- New clinical data may help Eli Lilly bolster its position in the psoriasis drug market, just as a recently approved AbbVie treatment amasses greater share.
- A post-marketing study found the red, scaly skin associated with moderate to severe psoriasis had completely cleared in a significantly higher proportion of patients treated with Lilly's Taltz compared to Johnson & Johnson's Tremfya.
- Louise Chen, an analyst at Cantor Fitzgerald, wrote in an Aug. 13 note to clients that the readout is especially good for Lilly because Tremfya and AbbVie's new psoriasis treatment, Skyrizi, work in the same way. Skyrizi is off to a strong launch in the U.S., threatening sales of other biologic treatments for psoriasis like Taltz.
Psoriasis is one the most competitive pharmaceutical markets due to the dozen treatments approved over the past 15 years. While anti-TNF drugs like AbbVie's Humira (adalimumab) and Amgen's Enbrel (etanercept) maintained the lion's share for most of that period, they've started losing ground to a broad class of therapies called interleukin inhibitors.
Taltz (ixekizumab) is one such therapy. It prevents interleukin 17-A, or IL-17A, from binding to its receptor, thereby stifling an immune response. Tremfya (guselkumab) and Skyrizi (risankizumab) are also members of the IL-inhibitor family, though they go after a different receptor known as IL-23.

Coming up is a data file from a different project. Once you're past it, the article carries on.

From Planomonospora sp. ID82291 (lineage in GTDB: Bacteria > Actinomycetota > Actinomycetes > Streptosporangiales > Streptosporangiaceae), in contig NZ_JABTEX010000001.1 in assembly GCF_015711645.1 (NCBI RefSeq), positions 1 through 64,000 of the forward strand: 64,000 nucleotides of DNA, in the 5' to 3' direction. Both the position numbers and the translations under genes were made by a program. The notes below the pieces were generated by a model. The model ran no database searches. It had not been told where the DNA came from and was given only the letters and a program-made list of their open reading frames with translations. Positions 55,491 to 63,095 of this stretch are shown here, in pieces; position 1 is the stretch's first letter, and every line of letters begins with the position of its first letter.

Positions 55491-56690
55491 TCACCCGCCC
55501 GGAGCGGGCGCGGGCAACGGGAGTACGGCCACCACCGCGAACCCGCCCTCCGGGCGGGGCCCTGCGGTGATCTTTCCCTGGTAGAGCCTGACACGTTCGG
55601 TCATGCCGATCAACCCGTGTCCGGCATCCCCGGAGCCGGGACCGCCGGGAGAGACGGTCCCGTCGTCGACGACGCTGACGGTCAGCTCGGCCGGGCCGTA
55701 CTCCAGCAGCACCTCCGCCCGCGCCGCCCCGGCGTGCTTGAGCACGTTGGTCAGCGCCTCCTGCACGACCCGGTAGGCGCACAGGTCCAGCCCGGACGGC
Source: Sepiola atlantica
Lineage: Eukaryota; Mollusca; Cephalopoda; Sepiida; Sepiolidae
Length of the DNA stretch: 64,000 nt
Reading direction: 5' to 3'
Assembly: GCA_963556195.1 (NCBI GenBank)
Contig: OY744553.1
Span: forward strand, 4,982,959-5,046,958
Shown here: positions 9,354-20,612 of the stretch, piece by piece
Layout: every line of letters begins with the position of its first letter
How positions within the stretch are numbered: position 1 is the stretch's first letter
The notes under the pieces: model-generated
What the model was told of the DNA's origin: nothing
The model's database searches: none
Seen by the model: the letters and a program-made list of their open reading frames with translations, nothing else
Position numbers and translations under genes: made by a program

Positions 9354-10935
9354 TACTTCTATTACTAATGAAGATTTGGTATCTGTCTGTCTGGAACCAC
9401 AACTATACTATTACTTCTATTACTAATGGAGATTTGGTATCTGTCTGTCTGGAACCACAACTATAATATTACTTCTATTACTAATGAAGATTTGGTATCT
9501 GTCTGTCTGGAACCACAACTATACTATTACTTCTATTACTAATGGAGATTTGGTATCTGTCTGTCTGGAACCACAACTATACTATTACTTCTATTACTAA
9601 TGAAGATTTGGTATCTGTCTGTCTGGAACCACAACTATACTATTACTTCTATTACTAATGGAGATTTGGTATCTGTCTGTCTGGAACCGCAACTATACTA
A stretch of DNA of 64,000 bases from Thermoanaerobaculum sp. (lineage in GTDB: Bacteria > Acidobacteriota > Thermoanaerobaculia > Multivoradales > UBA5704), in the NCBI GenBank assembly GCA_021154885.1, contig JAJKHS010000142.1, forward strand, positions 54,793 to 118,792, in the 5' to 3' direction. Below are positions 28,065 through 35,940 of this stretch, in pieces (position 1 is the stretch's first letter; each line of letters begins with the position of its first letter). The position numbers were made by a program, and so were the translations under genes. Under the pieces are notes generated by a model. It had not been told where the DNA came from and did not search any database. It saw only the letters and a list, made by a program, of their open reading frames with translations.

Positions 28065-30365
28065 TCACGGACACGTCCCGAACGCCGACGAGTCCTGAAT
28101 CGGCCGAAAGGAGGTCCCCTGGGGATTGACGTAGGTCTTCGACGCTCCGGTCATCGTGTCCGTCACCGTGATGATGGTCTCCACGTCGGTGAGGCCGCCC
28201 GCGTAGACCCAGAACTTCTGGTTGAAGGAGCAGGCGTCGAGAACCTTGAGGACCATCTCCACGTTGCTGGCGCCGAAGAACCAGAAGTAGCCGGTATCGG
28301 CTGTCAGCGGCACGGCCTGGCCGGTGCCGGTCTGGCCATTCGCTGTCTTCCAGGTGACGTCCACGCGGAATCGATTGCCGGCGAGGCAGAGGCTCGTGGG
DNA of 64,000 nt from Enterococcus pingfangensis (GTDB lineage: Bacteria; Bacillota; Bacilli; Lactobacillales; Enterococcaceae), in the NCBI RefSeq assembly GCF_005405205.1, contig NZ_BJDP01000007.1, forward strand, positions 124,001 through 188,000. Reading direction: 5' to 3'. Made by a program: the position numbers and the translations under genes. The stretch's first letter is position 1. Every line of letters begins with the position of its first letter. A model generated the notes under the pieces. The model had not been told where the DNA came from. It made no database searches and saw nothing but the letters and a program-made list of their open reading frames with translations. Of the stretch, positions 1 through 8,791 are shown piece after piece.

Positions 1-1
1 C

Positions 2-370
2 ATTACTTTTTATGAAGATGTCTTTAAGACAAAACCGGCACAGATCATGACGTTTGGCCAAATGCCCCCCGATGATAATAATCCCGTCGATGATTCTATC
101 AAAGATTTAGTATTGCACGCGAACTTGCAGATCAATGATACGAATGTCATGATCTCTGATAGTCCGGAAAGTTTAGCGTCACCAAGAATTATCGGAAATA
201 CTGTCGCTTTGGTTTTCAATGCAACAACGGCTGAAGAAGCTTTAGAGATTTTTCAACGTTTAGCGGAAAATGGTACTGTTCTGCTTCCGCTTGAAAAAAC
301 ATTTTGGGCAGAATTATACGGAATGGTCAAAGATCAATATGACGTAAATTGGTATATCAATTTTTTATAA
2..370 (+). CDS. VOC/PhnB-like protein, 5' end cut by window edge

Skyrizi came to market in May and racked up $48 million by the end of June, a performance that Cowen & Co. analyst Steve Scala described at the time as "one of the biggest launch numbers in my memory." AbbVie now expects Skyrizi to fetch global sales of $250 million in 2019.
Psoriasis drug market has grown crowded over the last 15 years
|Drug||Developer||Mechanism of action||Psoriasis approval date|
|Stelara||J&J||IL-23/IL-12 inhibitor||Sept. 2009|
|Otezla||Celgene||PDE4 inhibitor||Sept. 2014|
|Cosentyx||Novartis||IL-17A inhibitor||Jan. 2015|
|Taltz||Lilly||IL-17A inhibitor||March 2016|
|Siliq||Bausch Health||IL-17RA inhibitor||Feb. 2017|
|Tremfya||J&J||IL-23 inhibitor||July 2017|
|Ilumya||Sun Pharmaceuticals||IL-23 inhibitor||March 2018|
|Skyrizi||AbbVie||IL-23 inhibitor||April 2019|
On an earnings call in July, AbbVie CEO Rick Gonzalez explained the better-than-expected launch was due to patients switching from other biologic drugs on to Skyrizi. He estimated that 77% of the volume was from biologics, with a "significant portion" being patients who were taking IL-17 inhibitors.
"Between Skyrizi now and Humira, we really should capture almost 50% of all in-play patients," Gonzalez said. "I think that gives you some idea of the kind of impact that it's having and the competitiveness of Skyrizi versus those alternatives that are available, whether they're 17s or other 23s or TNFs."
Taltz still achieved double-digit growth despite its new challenger. Lilly recorded $354 million in revenue from the drug during the second quarter, up 61% year-over-year. Analyst consensus pegs 2019 Taltz revenue at $1.4 billion, according to FactSet data cited by Cantor Fitzgerald.
Topline data from the post-marketing study pitting Taltz against Tremfya could also help mitigate Skyrizi's effect on Lilly, even though industry is typically hesitant to draw conclusions across drugs or trials.
Lilly shares were up around 1.6% in late-morning trading Tuesday.